The following is a shorter version of my complete review of this book which appeared on Shomeret: Masked Reviewer. See my complete review at http://sh The following is a shorter version of my complete review of this book which appeared on Shomeret: Masked Reviewer. See my complete review at http://shomeretmasked.blogspot.com/20...
When I reviewed Seasons of the Fool by Lynne Cantwell on Amazon and Goodreads, she asked me if I wanted an autographed print copy. Since my space for print format books is extremely limited, I declined. Instead I accepted a free digital copy of The Pipe Woman Chronicles Omnibus for review.
The central character of this series is lawyer Naomi Witherspoon whose practice focuses on mediation. Naomi is a very likeable lawyer. She loves to help people and wants all parties in a case to benefit. Mediation is more compatible with Naomi's ethos than litigation where there are always winners and losers.
As the series opens with Seized, Naomi is a mediator for a corporate law firm in Denver. Her life changes drastically after she attends a sweat lodge run by Ute medicine man Looks Far Guzman. Looks Far is a remarkably eccentric character who I found delightful, and he has an enduring connection with Naomi.
Unfortunately, there was an element in the sweat lodge ceremony which was portrayed inaccurately. I did suspect that Cantwell might have thought that her readers would be uncomfortable with a more authentic description. Yet later in Annealed Book #5, she didn't flinch from portraying a traditional Lakota Sun Dance which would probably make New Age readers uneasy. So I'm not entirely certain why she sanitized a practice of the Native American Church in Seized.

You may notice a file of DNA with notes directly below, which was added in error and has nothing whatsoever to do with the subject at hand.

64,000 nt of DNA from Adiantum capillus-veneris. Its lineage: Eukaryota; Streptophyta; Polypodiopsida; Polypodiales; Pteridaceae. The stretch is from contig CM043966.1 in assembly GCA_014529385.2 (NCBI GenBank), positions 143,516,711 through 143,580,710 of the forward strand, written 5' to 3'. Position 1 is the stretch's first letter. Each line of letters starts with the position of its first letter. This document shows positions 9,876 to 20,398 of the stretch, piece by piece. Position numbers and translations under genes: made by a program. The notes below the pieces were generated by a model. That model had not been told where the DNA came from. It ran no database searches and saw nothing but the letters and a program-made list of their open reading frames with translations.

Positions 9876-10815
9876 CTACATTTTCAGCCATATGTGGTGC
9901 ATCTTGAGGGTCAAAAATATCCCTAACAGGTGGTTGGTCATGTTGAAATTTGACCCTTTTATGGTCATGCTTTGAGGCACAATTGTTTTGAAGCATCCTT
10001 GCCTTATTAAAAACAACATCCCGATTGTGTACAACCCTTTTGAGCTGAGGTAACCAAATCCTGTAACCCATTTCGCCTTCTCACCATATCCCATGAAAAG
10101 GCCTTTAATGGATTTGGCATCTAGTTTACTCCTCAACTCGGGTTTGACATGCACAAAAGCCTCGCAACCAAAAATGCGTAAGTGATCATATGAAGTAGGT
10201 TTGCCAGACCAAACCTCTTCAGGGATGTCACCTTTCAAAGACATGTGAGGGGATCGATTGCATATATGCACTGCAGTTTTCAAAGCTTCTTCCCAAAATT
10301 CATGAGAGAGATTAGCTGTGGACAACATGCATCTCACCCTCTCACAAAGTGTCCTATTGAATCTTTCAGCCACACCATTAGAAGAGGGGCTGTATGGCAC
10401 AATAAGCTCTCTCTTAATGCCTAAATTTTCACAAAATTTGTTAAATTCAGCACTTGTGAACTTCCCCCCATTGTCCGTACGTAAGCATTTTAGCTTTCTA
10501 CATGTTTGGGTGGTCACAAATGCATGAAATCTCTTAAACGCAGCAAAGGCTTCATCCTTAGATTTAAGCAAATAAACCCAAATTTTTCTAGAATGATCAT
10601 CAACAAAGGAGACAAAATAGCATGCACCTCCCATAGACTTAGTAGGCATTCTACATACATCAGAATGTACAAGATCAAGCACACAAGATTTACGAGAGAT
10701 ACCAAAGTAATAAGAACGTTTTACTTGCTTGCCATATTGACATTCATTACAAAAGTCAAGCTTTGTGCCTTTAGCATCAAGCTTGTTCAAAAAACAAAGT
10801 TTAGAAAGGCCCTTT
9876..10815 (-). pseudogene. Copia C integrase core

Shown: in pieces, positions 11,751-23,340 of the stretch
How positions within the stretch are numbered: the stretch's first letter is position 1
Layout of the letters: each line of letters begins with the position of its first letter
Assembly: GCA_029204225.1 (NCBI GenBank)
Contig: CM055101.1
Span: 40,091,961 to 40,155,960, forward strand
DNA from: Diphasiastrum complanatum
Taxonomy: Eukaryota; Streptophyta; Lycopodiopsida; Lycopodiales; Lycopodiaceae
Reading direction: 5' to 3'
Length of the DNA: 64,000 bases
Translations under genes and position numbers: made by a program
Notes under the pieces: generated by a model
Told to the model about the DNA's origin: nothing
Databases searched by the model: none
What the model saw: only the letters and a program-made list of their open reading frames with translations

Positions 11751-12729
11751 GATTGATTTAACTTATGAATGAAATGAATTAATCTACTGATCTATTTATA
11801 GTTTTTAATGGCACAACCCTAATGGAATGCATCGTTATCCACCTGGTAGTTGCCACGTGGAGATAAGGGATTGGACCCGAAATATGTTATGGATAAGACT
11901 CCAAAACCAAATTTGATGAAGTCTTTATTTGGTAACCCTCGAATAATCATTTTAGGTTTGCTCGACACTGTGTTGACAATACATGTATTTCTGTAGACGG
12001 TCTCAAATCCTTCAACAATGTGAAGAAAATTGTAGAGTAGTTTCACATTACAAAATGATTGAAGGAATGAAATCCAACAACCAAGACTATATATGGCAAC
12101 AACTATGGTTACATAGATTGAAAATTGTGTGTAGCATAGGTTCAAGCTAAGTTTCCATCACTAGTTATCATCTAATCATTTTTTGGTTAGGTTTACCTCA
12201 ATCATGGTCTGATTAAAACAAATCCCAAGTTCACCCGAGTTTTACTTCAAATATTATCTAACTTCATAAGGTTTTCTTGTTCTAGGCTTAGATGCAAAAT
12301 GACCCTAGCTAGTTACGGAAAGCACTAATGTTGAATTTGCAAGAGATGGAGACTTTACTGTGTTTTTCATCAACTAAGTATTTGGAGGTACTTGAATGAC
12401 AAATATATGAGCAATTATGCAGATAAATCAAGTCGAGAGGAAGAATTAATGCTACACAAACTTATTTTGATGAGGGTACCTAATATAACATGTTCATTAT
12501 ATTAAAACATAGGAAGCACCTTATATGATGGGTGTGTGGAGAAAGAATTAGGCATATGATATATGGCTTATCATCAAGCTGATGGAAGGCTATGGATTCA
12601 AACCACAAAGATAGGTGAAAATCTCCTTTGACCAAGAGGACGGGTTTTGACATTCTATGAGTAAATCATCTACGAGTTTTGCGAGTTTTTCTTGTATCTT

My favorite book in this series was Gravid which is Book #4. Cantwell is at her best when she is dealing with family, friendships and the spiritual commitments of mortals. I also liked the way Cantwell deals with both inner conflicts and interpersonal conflicts. She understands human beings far better than Gods. The character dynamics in Gravid were wonderful. I loved the introduction of the journalist, Antonia, who is associated with the Greco-Roman pantheon. Antonia is a strong woman who knows what she wants and how to get it. This is also the only book in this series where I thought that all the spiritual/mythical content was well-handled.